Because giving and receiving feedback is a skill everyone can stand to get better at, we recently went through a company-wide training. If words like "feedback" and "company-wide training" make you groan — stop yourself (at least from doing it out loud).
While no one likes giving feedback, or sitting in trainings, everyone likes improving — and it's impossible to do that without being told the areas in which you could grow.
In our sessions, we had a lot of solid conversations and learned a lot of great tips (like how to give peer feedback and how to take constructive criticism like a champ). But one of the most interesting discussions I had was with a group of managers who shared that they sometimes don't offer constructive criticism, even though they know they should.
More from The Muse:
This is how you give honest feedback to anyone, anytime—without hurting feelings
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2 ways to give your boss honest feedback that aren't scary
What's stopping them? I reached out to get answers and heard the following:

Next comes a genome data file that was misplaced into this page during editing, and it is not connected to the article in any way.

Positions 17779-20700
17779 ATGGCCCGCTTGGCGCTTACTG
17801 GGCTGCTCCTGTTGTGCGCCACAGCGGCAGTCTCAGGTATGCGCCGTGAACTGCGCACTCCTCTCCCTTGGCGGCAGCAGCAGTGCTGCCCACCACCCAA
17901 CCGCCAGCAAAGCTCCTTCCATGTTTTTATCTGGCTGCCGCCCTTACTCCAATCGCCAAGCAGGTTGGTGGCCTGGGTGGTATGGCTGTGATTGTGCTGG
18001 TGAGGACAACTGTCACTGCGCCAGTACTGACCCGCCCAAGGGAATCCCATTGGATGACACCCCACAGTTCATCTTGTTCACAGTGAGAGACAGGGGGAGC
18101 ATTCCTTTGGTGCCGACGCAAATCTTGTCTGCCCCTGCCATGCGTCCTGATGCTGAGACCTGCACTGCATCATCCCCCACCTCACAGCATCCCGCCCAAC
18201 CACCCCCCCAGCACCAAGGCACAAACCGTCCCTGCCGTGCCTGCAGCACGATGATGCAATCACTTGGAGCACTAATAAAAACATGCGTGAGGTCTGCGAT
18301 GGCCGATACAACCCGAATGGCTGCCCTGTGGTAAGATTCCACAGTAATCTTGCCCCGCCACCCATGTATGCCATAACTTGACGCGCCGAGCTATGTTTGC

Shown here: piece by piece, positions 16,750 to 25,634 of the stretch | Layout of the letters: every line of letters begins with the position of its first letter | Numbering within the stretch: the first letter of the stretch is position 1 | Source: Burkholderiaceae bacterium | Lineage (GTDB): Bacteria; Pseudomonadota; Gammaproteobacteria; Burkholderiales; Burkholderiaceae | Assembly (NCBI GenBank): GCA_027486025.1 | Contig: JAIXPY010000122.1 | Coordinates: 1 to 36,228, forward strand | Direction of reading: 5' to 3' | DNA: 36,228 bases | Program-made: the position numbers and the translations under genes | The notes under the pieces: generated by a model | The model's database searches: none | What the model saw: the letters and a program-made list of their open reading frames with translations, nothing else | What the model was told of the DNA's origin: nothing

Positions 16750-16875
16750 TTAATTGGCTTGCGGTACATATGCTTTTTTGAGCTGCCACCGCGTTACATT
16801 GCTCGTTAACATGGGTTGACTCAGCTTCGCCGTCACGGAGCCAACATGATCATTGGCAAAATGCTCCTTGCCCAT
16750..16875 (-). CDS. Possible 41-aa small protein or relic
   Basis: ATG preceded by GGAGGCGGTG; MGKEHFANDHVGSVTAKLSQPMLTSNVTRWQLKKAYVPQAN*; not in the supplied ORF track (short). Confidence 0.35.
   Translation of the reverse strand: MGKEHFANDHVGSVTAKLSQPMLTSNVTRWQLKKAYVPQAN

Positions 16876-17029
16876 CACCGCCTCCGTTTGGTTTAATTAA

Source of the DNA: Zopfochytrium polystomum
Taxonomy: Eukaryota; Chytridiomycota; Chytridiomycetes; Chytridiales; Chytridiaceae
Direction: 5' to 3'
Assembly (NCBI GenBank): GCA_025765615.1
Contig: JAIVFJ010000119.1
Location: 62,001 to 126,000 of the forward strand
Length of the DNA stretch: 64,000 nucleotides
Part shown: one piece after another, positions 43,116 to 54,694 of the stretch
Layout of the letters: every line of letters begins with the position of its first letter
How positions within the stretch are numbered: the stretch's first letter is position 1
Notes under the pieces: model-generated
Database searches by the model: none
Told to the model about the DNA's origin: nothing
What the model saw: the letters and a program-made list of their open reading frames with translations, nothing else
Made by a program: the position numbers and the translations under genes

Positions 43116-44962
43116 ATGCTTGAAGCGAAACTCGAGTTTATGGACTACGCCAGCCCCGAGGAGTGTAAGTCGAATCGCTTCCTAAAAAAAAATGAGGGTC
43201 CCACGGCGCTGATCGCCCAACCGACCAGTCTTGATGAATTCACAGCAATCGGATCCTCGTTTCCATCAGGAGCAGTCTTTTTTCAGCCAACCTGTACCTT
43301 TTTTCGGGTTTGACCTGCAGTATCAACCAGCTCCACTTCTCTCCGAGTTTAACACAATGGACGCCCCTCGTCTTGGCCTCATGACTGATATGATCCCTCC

- I don't want to demotivate them because they're so overworked already.
- I'm not sure if the feedback I want to give them is valid or if it's just a personal problem.
- I'm so mentally drained every day that I don't have the time or energy to give deep constructive and corrective feedback.
- I gave them feedback once already, and they're still doing the thing I gave them feedback on. I feel like if they didn't listen the first time, they won't listen the second.
- I'm concerned that it'll become a point of fixation for the receiver, who's otherwise doing good work.
- I don't think they really want constructive feedback.
- I'm not sure what I want, but it's not that, and I know that's not specific enough feedback
- This person used to be my peer and now they're my direct report — I don't know how to change the dynamic!
While those may all sound familiar, the most common response was "I don't want to upset my direct report and make things awkward." This is 100 percent understandable. But it's also the wrong way to manage. People can't improve if they don't know where to start.
So, in an effort to help you push through that "icky" feeling, I laid out the three excuses you probably make to avoid giving feedback — and provided a mantra to help you get over each one.